Revenue at U.K.-based Bloomsbury rose 6.7% in the first half of 2004, to £31 million ($56 million) and operating profit increased 15%, to £2.8 million. Company chairman Nigel Newton said that in the first half of the year Bloomsbury laid the groundwork for better results in the second part of 2004 as well as for 2005.

Trends are similar in Bloomsbury USA, where editorial director Karen Rinaldi said sales in the first half of 2004 were "fine, not spectacular," and noted that the house's "big guns" are being released in the last half of the year. Bloomsbury's biggest gun to date has been Susanna Clarke's Jonathan Strange & Mr Norrell, which will have more than 400,000 copies in print by mid-October. Schott's Food and Drink Miscellany, a follow-up to the popular Schott's Original Miscellany, has also done well, while the paperback edition of Faerie Wars has been a surprise bestseller in the children's segment. Books that are just shipping now or will be during the holidays that Rinaldi has high hopes for include Anthony Bourdaini's Les Halles Cookbook, David Gilbert's The Normals, Neil Jordan's Shade and The Line of Beauty by Alan Hollingshurst, which was shortlisted for the Booker last month.

The publication of Jonathan Strange is the most recent example of Bloomsbury's strategy of publishing certain titles simultaneously across its U.S., U.K. and German operations. Rinaldi estimated that about 25% to 30% of Bloomsbury USA's adult list overlaps with the U.K., while about 50% of the books on the children's list are published in both the U.S. and U.K. The overlap with the German division is lower, Rinaldi added. She said the three divisions publish the same books "whenever we can agree" the titles will work in the individual marketplaces. A forthcoming title that Rinaldi thinks will work in the U.S., U.K and Germany is The Highest Tide, a first novel by Jim Lynch that will be released next fall. Rinaldi acquired worldwide English plus German rights to the book.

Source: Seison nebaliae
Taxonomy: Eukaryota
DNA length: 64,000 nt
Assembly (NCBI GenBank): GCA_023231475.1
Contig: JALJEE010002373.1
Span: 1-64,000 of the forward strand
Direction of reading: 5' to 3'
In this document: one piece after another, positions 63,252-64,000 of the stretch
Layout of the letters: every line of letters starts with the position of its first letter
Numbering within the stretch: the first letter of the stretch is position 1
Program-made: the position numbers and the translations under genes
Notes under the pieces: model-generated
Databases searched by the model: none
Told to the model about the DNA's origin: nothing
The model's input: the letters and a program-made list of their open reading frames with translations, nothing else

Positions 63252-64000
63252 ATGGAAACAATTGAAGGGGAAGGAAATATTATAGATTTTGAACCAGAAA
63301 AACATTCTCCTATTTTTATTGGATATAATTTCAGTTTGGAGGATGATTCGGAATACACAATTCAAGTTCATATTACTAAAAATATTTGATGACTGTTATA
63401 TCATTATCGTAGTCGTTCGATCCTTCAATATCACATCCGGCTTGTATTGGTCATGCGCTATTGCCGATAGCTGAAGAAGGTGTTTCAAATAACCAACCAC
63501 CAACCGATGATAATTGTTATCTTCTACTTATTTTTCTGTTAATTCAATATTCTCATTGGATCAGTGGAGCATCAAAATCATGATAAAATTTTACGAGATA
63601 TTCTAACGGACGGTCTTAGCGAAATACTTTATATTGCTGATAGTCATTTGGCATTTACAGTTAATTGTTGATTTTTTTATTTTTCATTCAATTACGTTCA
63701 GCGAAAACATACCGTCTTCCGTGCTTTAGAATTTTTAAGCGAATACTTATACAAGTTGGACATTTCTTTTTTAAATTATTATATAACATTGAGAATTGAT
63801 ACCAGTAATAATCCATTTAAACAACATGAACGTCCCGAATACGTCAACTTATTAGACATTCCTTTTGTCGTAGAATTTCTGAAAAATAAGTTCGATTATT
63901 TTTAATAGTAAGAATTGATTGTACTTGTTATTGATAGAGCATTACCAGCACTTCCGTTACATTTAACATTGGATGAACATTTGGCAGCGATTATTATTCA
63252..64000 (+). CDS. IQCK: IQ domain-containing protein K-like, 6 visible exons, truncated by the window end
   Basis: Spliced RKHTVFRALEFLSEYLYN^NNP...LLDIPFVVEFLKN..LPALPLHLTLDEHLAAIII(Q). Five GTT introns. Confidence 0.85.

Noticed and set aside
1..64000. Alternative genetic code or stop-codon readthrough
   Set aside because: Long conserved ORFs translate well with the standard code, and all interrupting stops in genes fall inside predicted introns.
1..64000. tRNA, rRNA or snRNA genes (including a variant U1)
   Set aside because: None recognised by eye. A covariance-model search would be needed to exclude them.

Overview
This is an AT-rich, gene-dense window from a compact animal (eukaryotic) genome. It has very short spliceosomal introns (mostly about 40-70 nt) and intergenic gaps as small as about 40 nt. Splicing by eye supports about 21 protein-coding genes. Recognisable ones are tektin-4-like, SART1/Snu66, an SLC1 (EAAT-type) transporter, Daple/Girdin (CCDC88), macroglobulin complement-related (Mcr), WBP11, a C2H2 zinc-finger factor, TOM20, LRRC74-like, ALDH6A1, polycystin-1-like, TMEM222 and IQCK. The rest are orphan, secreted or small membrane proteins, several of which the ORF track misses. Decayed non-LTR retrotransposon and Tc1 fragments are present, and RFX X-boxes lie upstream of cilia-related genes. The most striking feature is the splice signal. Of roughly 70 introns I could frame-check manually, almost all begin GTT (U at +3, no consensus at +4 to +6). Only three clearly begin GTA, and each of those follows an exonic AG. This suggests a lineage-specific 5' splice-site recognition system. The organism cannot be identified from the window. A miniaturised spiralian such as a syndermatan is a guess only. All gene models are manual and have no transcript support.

Bloomsbury USA will publish about 63 adult titles this year and 40 to 45 children's books. In 2005, plans call for the release of 70 adult titles and 50 children's books. The U.S. office, first opened in late 1998, now has 25 full-time employees, and Rinaldi expects to add a few new spots over the next several months. During the summer, Bloomsbury doubled the size of its children's division staff, adding Diana Blough (sales and marketing manager), Melanie Cecka (executive editor), Debra Shapiro (senior publicity manger), and Lizzy Bromley (senior designer).

Rinaldi said that, overall, expansion plans for Bloomsbury USA are on target. The company recently renewed its distribution agreement with Holtzbrinck under more favorable terms, and is beginning to benefit from economies of scale as the size of its list grows. The unit had sales of £9.1 million ($16 million) in 2003, and Rinaldi expects to top that figure this year.